“Maturity. Nothing stays the same,” says criminal justice activist Hassan Bennett when asked how he explains that “We the People” isn’t just for white Americans, but that it’s also for black Americans too.
“When we look at this document and the founding documents of the country, and people say ‘it doesn’t apply to us’…it’s about maturing as a country. Things that are bad or rights that appear to be violated, we may find that more rights need to be in print later on. The Constitution doesn’t prevent that.”
In a discussion sponsored by Philadelphia250, the city’s committee to plan for the American semiquincentennial in 2026, Bennet was joined by Harvard history and politics professor Danielle Allen.
“There were voices in 1776 who were arguing against slavery,” explains Allen, elaborating on themes in her book Our Declaration: A Reading of the Declaration of Independence in Defense of Equality. The Declaration was not a founding document of American racism, as some writers have claimed, but was in fact the opposite. In a world ruled by inequality and white supremacy, the Declaration set in motion a movement for equality and civil rights that spread across the globe and continues to the present day.
And that movement began almost as soon as the ink was dry on the parchment in Independence Hall, says Allen:
In fact, the first people to use the text of the Declaration of Independence for purposes other than independence itself were abolitionists. Most importantly a free African American in Boston in 1777 drew on that important second sentence in the Declaration of Independence about “self-evident truths” to put a petition to the Massachusetts General Assembly for the end of enslavement.
The abolition effort then started to expand during the Revolutionary War. By 1783, several northern states had already passed emancipation. “By 1776, abolitionism was already crystallizing and the Declaration of Independence helped it to do that,” says Allen.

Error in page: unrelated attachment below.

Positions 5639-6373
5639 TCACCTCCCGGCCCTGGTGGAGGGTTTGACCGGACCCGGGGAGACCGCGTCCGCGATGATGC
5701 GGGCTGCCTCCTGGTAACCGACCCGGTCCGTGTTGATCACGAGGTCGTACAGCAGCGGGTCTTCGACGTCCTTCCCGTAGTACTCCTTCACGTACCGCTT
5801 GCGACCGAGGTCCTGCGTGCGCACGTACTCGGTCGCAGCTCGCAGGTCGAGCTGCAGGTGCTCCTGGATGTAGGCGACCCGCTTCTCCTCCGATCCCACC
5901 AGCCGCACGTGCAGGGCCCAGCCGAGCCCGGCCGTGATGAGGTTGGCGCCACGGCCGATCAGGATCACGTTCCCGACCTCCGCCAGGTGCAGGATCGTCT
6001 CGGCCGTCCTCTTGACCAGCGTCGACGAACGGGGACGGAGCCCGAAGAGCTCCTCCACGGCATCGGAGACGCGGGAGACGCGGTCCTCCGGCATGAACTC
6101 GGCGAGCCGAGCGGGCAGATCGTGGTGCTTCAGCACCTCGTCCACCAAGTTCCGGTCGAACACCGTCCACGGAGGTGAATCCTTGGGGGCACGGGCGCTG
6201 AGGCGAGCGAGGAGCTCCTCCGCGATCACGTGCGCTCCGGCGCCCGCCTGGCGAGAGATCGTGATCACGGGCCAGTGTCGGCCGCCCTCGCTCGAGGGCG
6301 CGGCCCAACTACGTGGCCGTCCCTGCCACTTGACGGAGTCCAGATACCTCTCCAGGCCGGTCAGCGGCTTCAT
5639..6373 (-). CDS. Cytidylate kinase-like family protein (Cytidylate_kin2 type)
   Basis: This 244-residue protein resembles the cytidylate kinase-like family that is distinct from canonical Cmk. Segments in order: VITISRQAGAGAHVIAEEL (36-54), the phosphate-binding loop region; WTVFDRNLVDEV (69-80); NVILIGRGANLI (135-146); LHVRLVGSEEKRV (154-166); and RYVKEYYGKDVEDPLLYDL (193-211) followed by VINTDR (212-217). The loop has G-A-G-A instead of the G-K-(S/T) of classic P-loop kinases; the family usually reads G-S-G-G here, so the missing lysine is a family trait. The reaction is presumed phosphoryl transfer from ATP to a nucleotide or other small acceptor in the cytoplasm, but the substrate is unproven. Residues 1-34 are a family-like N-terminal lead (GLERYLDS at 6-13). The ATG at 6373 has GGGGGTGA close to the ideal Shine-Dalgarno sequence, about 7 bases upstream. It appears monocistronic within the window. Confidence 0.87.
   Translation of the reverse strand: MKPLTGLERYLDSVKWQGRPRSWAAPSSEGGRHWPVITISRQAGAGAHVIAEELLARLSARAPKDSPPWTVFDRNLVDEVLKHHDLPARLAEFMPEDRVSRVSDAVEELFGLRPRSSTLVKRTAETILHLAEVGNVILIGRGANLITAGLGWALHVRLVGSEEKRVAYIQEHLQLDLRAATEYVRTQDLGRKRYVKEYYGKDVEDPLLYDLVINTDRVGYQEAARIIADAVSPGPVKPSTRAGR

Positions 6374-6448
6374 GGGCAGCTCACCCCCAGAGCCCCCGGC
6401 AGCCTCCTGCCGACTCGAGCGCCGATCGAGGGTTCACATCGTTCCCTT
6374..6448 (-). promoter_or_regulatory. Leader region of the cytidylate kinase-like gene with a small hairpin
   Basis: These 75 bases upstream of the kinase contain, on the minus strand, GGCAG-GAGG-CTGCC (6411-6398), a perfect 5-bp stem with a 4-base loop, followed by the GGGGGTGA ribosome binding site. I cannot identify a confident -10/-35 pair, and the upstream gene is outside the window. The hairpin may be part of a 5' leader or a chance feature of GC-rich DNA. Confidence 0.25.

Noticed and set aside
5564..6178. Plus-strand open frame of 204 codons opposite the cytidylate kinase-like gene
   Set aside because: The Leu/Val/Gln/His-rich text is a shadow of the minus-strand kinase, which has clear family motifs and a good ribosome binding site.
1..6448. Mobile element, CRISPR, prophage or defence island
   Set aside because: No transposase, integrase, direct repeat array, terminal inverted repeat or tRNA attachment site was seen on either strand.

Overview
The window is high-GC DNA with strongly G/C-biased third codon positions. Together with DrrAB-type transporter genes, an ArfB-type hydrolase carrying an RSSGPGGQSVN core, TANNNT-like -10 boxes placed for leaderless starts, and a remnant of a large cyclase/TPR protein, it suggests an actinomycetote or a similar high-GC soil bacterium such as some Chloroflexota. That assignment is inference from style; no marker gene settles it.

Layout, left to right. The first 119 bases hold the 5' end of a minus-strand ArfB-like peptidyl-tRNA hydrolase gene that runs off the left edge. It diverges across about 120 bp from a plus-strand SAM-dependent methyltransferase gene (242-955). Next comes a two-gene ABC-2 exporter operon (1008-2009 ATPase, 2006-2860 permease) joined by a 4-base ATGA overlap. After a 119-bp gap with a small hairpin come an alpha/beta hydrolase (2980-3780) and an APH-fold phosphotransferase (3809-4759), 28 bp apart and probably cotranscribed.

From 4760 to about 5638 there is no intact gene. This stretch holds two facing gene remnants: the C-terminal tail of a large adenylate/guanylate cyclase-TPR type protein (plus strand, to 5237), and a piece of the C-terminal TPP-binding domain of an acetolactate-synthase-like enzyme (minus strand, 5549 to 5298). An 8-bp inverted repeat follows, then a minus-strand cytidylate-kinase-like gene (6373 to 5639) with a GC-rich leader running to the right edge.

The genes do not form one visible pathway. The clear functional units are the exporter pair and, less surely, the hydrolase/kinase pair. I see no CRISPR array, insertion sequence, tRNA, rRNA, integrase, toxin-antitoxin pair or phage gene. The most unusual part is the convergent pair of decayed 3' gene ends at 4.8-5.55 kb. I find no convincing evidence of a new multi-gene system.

The Declaration was intentionally created to be abolition-ready, as Allen explains. The founders’ “starter set of rights” — not all inclusive but just a suggestion of the kinds of rights inherent to Americans — were life, liberty, and the pursuit of happiness. But an early draft of the Declaration written by Thomas Jefferson included “property” instead of “happiness.” At the time, property was closely tied to slavery. Understanding this, Jefferson’s colleagues asked for an edit.
When Congress voted to pass the final text, by purposely leaving “property” out of the document, the founders were leaving space for abolition to happen in the future.
America not Founded on White Supremacy
“The American Founding was good, right, and exceptional in its principles and structures,” agrees Lincoln scholar and historian of slavery and race Lucas Morel.
In “America Wasn’t Founded on White Supremacy,” Morel takes issue with critics of the founding fathers who claim that America was founded on white supremacy, especially the recent series of articles on American history and slavery from the New York Times, the 1619 Project.
The flagship article in the “1619” series, “Our Democracy’s Founding Ideals were False When They Were Written. Black Americans have Fought to Make Them True,” by Nikole Hannah-Jones, does a service by putting a spotlight on the contributions of black Americans to realizing the promise of freedom and equality, writes Morel.
But for Morel, Hannah-Jones inaccurately rejects the work of the white founders, work that made the freedom struggle waged by black Americans possible in the first place.